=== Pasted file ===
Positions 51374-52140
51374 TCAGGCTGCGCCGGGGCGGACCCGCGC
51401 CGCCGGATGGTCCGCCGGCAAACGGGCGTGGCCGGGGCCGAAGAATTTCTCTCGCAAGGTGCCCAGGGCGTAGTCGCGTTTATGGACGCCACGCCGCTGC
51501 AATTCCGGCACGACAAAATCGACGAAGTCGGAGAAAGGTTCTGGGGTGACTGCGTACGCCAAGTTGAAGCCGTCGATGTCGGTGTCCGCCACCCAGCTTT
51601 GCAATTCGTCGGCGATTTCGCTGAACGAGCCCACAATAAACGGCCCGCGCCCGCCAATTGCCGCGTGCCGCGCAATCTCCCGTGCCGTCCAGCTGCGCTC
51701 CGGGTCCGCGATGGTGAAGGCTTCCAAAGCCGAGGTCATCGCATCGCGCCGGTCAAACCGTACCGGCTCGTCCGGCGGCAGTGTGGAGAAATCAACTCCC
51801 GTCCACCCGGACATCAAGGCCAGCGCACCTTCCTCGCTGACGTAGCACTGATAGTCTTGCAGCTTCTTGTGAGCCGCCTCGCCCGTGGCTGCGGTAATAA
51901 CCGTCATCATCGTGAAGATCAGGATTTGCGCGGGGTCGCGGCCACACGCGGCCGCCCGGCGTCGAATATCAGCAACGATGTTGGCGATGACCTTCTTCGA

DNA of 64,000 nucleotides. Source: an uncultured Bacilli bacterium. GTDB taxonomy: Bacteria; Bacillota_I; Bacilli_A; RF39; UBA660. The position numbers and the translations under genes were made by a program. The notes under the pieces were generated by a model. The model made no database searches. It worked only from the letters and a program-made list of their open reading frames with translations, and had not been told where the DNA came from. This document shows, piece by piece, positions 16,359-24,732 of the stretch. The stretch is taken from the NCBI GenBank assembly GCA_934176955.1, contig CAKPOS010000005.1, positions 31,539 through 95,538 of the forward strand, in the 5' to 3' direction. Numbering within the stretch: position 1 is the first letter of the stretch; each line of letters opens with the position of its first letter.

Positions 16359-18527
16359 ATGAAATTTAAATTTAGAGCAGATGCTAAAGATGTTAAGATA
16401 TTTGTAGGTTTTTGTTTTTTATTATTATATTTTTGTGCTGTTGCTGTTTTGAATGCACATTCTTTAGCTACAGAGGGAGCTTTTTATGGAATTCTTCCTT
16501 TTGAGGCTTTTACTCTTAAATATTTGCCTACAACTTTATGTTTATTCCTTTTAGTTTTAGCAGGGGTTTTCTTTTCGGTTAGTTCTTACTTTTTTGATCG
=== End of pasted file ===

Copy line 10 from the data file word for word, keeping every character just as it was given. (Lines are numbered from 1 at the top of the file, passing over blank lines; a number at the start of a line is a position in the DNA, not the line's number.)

Positions 16359-18527